... The dependence of reef fish on environmental colors for camouflage also means that coral bleaching has resulted in less cover for many of these species (Kaplan 2009). Water pollution causing increase turbidity has led to selective increase in fish that are more able to adapt to turbid waters (Schmidt 2001), while chemical pollution has been shown to cause ophthalmological impairments such as reduced retinal response capacity due to disruption of GABA receptor function in acidified water (Chung et al. 2014). ...
Three extant classes of vertebrates are considered under the larger umbrella of fish: Agnatha (Chap. 3), Chondrichthyes (Chap. 4), and Osteichthyes. As previously discussed in Chap. 3, the two surviving groups of Agnathans, lampreys and hagfish, are rarely encountered in veterinary medicine. Also discussed, Chondrichthyes are notable for having skeletons comprised of cartilage rather than bone. One of the two extant subclasses of Chondrichthyes, Elasmobranchii, is common throughout veterinary literature and aquatic medicine practice and includes sharks, rays, and skates (the subclass Holocephalii includes chimeras, which are not commonly encountered in clinical practice). However, most exotic animal practitioners and many will encounter fish in the third and largest class: Osteichthyes, which includes teleosts. Over 27,000 species within nearly 450 families of teleost or ‘truly bony’ fish have been described.
... Third, cross-disciplinary integration can be problematic when researchers apply methods and techniques from many different fields to test hypotheses without involving experts from each field or using methodological best practices. For example, research examining the effects of OA on fish behaviour (particularly in coral reef fishes) spans multiple disciplines including behavioural ecology (Munday et al., 2014a;Welch et al., 2014), ecophysiology (Laubenstein et al., 2019;Munday et al., 2009a), sensory biology (Chung et al., 2014;Ferrari et al., 2012;Munday et al., 2009b), neurobiology (Chivers et al., 2014;Heuer et al., 2016;Schunter et al., 2019), chemical ecology Ferrari et al., 2011) and molecular biology (Schunter et al., 2018;Tsang et al., 2020). Thus, the potential for cross-disciplinary integration in this field is considerable, with researchers having worked to gain a broad understanding of OArelated patterns and mechanisms. ...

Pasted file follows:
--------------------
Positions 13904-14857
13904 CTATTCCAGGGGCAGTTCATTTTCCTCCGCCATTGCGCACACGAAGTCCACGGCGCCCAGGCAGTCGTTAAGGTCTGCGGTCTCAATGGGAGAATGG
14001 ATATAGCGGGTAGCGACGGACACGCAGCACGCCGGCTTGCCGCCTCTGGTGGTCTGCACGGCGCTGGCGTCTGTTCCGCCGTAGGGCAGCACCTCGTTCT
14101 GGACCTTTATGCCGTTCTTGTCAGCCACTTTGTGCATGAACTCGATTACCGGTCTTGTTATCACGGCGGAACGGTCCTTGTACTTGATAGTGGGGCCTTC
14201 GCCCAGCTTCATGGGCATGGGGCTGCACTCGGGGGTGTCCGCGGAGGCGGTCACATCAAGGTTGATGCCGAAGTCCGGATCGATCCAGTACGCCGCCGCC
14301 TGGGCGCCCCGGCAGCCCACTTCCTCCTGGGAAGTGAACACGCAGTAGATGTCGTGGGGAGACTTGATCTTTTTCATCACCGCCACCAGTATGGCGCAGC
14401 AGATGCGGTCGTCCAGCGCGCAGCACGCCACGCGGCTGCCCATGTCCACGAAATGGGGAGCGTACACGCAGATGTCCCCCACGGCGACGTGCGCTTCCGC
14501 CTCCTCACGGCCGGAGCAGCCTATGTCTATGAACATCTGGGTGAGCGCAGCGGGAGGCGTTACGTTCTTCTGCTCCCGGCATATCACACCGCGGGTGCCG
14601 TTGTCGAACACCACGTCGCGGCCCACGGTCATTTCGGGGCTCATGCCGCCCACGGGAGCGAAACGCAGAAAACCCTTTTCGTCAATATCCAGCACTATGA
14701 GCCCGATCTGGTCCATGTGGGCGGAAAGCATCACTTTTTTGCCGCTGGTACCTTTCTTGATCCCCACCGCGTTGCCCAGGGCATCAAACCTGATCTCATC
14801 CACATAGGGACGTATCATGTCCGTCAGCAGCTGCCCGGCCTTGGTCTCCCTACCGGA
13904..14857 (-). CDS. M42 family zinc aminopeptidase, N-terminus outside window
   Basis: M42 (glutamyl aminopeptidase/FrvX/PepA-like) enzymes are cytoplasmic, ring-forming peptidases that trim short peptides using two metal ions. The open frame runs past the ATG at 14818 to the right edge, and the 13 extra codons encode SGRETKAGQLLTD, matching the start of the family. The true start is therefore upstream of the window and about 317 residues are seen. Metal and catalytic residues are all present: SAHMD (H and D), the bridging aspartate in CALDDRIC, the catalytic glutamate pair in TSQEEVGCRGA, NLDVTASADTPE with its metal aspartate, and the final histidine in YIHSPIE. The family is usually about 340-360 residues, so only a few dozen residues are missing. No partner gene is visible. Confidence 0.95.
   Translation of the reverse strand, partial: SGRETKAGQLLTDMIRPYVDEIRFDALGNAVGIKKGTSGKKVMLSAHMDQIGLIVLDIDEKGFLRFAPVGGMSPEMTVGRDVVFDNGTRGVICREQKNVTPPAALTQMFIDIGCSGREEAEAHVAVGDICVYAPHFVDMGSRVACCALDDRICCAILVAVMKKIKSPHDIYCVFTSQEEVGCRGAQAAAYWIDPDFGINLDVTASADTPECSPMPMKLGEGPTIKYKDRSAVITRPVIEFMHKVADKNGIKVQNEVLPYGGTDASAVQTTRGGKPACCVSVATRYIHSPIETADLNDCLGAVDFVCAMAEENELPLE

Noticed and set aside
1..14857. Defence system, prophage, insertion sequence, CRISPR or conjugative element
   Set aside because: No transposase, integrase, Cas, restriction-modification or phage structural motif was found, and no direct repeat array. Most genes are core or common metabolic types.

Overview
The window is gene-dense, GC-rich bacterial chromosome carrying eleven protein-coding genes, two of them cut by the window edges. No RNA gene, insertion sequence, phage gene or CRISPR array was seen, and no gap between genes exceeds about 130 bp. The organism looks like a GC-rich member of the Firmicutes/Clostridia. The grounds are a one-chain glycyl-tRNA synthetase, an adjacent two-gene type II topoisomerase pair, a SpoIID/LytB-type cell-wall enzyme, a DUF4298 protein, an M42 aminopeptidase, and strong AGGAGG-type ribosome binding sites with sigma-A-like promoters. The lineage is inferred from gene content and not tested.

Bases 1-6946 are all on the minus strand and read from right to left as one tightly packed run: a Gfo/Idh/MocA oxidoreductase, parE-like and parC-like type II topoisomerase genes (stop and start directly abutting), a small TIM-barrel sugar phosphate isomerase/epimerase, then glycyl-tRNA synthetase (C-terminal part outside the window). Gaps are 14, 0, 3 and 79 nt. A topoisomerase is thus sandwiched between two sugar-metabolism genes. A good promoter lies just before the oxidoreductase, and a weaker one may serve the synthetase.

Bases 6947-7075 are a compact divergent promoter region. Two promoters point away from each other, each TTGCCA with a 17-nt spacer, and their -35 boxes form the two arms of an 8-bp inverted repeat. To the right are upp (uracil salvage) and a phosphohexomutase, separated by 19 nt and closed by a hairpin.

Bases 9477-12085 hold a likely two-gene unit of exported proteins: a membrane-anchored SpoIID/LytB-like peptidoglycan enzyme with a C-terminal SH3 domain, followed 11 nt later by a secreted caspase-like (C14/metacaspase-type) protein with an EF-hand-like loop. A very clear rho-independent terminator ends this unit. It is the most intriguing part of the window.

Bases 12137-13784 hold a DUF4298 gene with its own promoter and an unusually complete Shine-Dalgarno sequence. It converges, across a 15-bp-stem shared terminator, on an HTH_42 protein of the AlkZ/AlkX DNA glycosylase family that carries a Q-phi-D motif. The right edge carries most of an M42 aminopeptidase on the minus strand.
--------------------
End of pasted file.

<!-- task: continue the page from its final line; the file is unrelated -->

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In a recent editorial, the Editors-in-Chief of Journal of Experimental Biology argued that consensus building, data sharing, and better integration across disciplines are needed to address the urgent scientific challenges posed by climate change. We agree and expand on the importance of cross-disciplinary integration and transparency to improve consensus building and advance climate change research in experimental biology. We investigated reproducible research practices in experimental biology through a review of open data and analysis code associated with empirical studies on three debated paradigms and for unrelated studies published in leading journals in comparative physiology and behavioural ecology over the last 10 years. Nineteen per cent of studies on the three paradigms had open data, and 3.2% had open code. Similarly, 12.1% of studies in the journals we examined had open data, and 3.1% had open code. Previous research indicates that only 50% of shared datasets are complete and re-usable, suggesting that fewer than 10% of studies in experimental biology have usable open data. Encouragingly, our results indicate that reproducible research practices are increasing over time, with data sharing rates in some journals reaching 75% in recent years. Rigorous empirical research in experimental biology is key to understanding the mechanisms by which climate change affects organisms, and ultimately promotes evidence-based conservation policy and practice. We argue that a greater adoption of open science practices, with a particular focus on FAIR (Findable, Accessible, Interoperable, Re-usable) data and code, represents a much-needed paradigm shift towards improved transparency, cross-disciplinary integration, and consensus building to maximize the contributions of experimental biologists in addressing the impacts of environmental change on living organisms.